Ms. Totkova underlined the efforts to maintain the fundamental principles in the work of the National Ombudsman – independence and transparency. As successful steps in this direction, she pointed out the signing of a protocol for cooperation with the parliamentary Combating Corruption Committee, the provided opportunity for the ombudsman to visit and protect the rights of the persons detained in prison, the creation of public committees to discuss important social issues (such a committee was established for cooperation with the employers’ organizations). Regarding the transparency, she said that the first annual report of the national ombudsman is being prepared and will be presented soon to the National Assembly. The electronic public register of the complaints is almost ready and the citizens will be able to follow through it the progress of the complaints they have submitted to the ombudsman.
Special attention was given to the possibility permitted by the current legal framework for the local administration to interfere with the work of the local public mediators. This practice goes against the fundamental principle of independence in the work of such institutions. According to Ms. Totkova, this undermines the efficient protection of the citizens’ rights and a more detailed regulation of the activities of the local public mediators by the Law on Local Self-Government and Local Administration or by other means is required.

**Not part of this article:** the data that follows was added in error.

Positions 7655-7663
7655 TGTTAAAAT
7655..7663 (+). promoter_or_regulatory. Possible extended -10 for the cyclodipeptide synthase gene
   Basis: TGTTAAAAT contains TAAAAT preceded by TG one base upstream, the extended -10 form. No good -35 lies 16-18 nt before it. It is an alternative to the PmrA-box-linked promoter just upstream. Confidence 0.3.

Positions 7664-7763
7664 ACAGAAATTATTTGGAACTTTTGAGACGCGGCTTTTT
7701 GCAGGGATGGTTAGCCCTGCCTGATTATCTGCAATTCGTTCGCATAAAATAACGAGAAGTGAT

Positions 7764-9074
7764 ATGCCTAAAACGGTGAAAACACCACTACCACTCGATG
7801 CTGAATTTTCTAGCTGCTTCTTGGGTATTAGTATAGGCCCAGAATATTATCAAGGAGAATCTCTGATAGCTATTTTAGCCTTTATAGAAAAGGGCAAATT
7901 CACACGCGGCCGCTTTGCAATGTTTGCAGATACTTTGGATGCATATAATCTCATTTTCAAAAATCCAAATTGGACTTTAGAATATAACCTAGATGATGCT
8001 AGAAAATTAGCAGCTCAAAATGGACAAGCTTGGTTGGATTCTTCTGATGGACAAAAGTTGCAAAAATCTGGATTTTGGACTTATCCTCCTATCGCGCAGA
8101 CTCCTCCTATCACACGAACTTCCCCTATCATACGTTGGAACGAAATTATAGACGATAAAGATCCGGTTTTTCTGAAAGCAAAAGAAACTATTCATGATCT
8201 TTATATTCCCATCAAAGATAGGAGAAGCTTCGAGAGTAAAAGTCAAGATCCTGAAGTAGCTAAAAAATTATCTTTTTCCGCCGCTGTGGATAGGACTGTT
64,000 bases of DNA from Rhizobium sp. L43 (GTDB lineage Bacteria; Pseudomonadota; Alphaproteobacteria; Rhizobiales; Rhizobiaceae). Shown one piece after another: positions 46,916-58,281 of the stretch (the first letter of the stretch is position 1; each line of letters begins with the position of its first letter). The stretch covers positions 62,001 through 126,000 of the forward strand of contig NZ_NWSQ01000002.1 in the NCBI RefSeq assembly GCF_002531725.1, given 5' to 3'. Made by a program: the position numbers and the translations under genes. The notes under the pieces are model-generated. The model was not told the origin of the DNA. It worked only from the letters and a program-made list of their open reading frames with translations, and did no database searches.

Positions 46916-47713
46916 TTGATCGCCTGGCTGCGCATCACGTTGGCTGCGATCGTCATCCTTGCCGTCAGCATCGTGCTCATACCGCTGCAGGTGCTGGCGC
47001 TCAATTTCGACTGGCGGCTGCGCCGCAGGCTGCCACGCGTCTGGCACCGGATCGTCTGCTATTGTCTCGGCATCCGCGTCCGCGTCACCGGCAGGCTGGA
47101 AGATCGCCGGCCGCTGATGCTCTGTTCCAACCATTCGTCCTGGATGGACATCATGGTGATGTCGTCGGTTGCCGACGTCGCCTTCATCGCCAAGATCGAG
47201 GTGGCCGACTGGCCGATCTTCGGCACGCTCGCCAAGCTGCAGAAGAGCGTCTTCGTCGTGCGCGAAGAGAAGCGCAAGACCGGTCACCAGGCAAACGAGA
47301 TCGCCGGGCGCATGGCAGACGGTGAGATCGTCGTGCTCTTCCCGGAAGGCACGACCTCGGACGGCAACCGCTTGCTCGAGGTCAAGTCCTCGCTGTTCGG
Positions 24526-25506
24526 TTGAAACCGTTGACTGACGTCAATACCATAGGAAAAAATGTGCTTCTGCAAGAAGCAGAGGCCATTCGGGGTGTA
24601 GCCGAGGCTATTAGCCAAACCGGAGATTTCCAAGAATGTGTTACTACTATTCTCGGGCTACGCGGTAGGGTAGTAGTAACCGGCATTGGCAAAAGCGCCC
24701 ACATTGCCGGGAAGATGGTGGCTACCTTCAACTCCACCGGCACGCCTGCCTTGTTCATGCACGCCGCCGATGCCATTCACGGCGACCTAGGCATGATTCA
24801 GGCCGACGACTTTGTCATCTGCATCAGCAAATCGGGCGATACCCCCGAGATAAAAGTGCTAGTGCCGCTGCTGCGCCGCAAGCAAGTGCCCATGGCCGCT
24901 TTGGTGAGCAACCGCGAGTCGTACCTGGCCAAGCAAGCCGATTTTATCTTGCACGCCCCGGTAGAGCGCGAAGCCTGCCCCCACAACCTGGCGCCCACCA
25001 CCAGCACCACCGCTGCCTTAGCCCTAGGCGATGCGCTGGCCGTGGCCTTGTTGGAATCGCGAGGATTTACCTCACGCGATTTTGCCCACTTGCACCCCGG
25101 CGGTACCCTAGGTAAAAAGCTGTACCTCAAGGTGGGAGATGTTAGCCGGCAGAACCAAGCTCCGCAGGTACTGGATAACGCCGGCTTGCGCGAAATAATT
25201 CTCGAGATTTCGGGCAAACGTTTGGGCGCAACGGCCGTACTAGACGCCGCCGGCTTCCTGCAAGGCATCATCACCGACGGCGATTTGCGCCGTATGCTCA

Regarding the question pro or contra the introduction of a healthcare ombudsman Ms. Totkova pointed out that the citizens are in great need of protection of their rights to access quality medical services. She said that the question whether this protection shall be provided by the office of the national ombudsman or by a specialized institution has to be carefully examined. The problems within the field of healthcare are significant, but the fragmentation of a newly born institution is not quite likely to lead to their resolution. She also indicated the problems created by the provisions of the Law on the Health Insurance which puts citizens in unequal position and identical problems are resolved in different way, the situation being the hardest in smaller or distant town and villages. There are no criteria for efficient assessment of the quantity and the quality of the medical services provided. In her statement she also mentioned the problems in the work of the territorial expert medical commissions. The willingness to develop the capacity of the national ombudsman to examine complaints concerning the healthcare, was expressed, including the establishment of a specialized structure or team along with or within the framework of the three departments already existing, namely “Quality of Life and Development” which examines complaints related to the healthcare and the children; “Administration and Administrative and Public Services”; and “Fundamental Rights and Freedoms”.